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Trepanning, currently the oldest discovered surgical procedure, is an ancient medical practice in which a hole is drilled or scraped into the human skull, exposing the dura matter in order to relieve pressure in the skull. Evidence of trepanning has been found in prehistoric human remains dated to 6500 B.C., and archeologists believe that the practice was used to “treat” migraines, epilepsy and mental illness. It also may have been used as an emergency surgery following traumatic head wounds. Trepanation was also practiced in the classical and Renaissance periods, as a cure for various ailments, including seizures and skull fractures.
While modern advances in cranial surgery have made this rather gruesome practice obsolete in mainstream medicine, self-trepanation has been popular in some folk medical circles since the early 1960s. Dutchman Bart Hughes is widely considered the father of the contemporary self-trepanation movement, after he published the influential 1962 monograph, “Homo Sapiens Correctus.” Hughes claimed, among other things, that trepanation increases “blood brain volume,” thereby enhances cerebral metabolism. He asserted that consciousness is directly related to the volume of blood in your brain, and that babies have a higher state of consciousness because their skulls have not fully closed. Thus, by increasing brain blood volume, trepanation could boost energy levels and allow an adult to return to a childlike state of consciousness. While Hughes has amassed an impressive number of followers, it is worthwhile to note that he never finished medical school and no studies have been published in support of his claims.
Despite a complete lack of supporting evidence, some fringe alternative medicine enthusiasts continue to extol the virtues of self-trepanation. Incredibly, seemingly normal British painter Amanda Feilding performed a self-trepanation with a drill on camera in 1970 (her partner and fellow self-trepanation enthusiast Joey Mellen did the filming), for the film “Heartbeat in the Brain.”
Prior to Feilding’s on camera antics, Mellen had attempted self-trepanation with a drill on a number of occasions with (mostly) limited success. His first stab at it was a fiasco; he had no medical experience, and the needles he purchased for the purpose of administering anesthetic to the top of his weren’t strong enough and ended up breaking. The next day Mellen purchased stronger needles, took a tab of LSD to calm his nerves, and actually managed to make some inroads into his skull. However, fully driving the spike into the bone proved impossible to accomplish without outside assistance.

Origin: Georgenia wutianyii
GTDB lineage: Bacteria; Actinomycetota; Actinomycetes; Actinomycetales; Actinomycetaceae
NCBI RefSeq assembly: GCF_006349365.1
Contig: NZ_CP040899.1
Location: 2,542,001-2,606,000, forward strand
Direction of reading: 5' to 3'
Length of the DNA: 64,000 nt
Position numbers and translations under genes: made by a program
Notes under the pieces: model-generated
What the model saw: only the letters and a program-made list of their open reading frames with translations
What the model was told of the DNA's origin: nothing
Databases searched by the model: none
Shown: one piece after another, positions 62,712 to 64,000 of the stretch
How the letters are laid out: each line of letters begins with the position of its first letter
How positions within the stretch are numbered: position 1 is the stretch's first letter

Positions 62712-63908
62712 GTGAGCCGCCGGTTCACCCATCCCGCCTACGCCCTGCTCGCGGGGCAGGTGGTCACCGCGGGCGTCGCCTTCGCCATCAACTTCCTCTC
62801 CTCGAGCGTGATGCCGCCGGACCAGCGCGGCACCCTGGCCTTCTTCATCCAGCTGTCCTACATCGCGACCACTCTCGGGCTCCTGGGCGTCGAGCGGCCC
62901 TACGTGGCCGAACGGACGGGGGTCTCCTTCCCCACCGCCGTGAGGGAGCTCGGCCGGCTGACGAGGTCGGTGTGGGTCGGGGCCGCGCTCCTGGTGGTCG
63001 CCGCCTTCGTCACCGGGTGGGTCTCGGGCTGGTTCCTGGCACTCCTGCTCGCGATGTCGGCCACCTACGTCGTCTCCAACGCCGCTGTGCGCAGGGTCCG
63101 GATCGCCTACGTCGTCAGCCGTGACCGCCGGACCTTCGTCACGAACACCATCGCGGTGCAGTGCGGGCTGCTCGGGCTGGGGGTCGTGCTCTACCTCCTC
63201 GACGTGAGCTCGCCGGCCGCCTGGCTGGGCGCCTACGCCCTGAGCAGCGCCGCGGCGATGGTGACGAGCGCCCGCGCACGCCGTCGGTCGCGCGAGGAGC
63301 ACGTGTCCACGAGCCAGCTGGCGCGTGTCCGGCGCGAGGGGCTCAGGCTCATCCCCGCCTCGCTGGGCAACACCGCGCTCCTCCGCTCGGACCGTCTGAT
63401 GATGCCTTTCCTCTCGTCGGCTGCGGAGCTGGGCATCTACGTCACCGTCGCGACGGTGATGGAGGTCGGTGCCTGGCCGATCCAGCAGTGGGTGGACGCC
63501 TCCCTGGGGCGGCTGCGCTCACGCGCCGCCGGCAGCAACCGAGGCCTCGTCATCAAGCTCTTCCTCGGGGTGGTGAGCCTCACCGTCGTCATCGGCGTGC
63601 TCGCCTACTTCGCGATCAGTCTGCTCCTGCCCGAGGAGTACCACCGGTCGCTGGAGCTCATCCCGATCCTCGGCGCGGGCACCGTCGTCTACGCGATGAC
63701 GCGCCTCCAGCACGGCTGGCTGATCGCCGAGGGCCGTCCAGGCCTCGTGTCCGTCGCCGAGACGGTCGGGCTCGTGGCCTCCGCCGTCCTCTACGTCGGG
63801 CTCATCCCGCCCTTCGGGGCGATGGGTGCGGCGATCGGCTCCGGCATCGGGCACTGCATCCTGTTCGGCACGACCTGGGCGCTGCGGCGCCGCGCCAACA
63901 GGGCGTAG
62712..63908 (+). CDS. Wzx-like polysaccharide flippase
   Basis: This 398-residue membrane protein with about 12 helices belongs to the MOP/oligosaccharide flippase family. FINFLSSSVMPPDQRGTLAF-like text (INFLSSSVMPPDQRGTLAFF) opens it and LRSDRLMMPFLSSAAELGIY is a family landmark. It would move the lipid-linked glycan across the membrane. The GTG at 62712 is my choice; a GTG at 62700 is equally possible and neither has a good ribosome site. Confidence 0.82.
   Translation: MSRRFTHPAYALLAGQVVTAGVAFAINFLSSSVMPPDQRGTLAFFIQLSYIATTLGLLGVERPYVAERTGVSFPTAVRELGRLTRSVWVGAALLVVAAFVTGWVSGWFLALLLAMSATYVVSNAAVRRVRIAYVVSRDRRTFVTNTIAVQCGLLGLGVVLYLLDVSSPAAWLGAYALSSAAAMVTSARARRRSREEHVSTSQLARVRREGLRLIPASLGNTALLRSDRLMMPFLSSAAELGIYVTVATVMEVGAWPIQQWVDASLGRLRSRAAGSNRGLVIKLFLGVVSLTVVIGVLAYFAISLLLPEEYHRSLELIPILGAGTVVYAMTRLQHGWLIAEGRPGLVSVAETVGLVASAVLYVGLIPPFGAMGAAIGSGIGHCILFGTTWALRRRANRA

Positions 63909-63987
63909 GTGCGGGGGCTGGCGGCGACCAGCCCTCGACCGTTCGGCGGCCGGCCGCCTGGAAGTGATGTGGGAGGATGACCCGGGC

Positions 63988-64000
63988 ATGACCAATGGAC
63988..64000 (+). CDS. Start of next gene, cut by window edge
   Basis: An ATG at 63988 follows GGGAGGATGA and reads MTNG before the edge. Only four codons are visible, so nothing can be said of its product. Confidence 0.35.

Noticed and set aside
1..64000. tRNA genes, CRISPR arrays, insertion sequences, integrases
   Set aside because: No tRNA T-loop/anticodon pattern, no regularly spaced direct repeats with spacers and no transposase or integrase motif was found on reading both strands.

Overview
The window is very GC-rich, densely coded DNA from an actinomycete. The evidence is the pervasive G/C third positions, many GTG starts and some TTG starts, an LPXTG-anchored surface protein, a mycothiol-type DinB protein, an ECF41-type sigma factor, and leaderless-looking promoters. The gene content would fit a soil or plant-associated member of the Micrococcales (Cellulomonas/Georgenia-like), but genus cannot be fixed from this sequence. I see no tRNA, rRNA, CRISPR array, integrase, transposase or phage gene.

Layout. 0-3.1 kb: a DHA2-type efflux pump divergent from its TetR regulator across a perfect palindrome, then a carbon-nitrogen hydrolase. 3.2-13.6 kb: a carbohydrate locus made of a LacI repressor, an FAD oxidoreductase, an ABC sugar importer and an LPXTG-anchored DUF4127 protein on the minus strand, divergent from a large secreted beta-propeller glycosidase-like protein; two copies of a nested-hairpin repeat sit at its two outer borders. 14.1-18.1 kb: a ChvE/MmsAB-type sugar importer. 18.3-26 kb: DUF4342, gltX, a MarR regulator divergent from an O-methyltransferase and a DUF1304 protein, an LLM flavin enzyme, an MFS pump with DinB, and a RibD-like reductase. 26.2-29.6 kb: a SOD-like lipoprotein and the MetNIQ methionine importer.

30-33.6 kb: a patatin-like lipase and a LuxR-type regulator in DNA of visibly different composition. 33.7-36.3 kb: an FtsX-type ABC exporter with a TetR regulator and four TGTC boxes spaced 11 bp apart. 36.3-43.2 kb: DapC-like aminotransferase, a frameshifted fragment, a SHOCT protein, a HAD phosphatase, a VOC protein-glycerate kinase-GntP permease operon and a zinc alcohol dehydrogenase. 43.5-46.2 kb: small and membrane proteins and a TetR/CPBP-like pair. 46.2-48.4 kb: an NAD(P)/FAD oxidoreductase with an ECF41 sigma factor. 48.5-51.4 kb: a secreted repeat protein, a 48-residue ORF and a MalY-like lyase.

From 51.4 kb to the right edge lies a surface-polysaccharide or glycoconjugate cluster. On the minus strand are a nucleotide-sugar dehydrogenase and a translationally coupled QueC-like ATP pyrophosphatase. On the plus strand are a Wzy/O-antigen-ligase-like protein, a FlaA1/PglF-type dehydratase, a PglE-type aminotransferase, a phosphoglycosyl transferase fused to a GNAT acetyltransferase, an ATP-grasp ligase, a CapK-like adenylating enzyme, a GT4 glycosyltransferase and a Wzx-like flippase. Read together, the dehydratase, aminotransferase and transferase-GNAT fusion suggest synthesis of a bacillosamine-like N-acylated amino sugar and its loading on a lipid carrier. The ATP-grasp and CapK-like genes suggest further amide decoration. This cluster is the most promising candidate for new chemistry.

Mellen sagely realized he needed some assistance and contacted Dr. Hughes in Amsterdam, who promised he would come to London to oversee Mellen’s third attempted procedure. However, The British Home Office had listed Dr. Hughes as an “undesirable” visitor, and immigration officials subsequently barred his entry into the country.
Undeterred and impatient to get to drilling, Mellen decided that he would have a better chance of success if his girlfriend performed the trepanning for him. He again took a tab of LSD and Feilding went to work. After a respectably lengthy sawing, Mellen suddenly fainted from the blood loss and had to be rushed to the emergency room (where the doctors told him he was lucky to be alive).
Despite Mellen’s drug-induced, self-inflicted brush with death, he remained undaunted, and was able to successfully “break through” his skull on his fourth attempt, if one considers drilling a hole in your own head a success. Sadly, most of the footage of Feilding’s self-trepanation has been lost. However, those with a strong stomach can still see portions of the film in the aptly titled documentary, “A Hole in the Head.”
According to friends of Joey and Amanda, they are still a happy couple, and the two of them co-own an art gallery. In fact, many of their old friends claim that they are markedly happier and better adjusted since their successful self-trepanation surgeries.
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Low-carbohydrate diets are dietary programs that sharply curtail carbohydrate consumption for the purpose of weight loss. These diets became extremely popular in the 1990s after the publication of Dr. Atkins’ best-selling book, “New Diet Revolution,” and at its peak in the early aughts a whopping 18% of the American population reported being on a low-carb diet.
However, most low-carb diets are ketogenic, meaning that they restrict carbohydrate consumption enough to cause the body to enter ketosis. Ketones are molecules generated when the body metabolizes fat for energy, and when people strictly restrict their carbohydrate intake their body produces more ketones in order to break down the increased proteins and fats in their diet (ostensibly leading to weight loss). Ketosis occurs when carbohydrate consumption is lowered to roughly 20 grams per day or less for an extended period of time.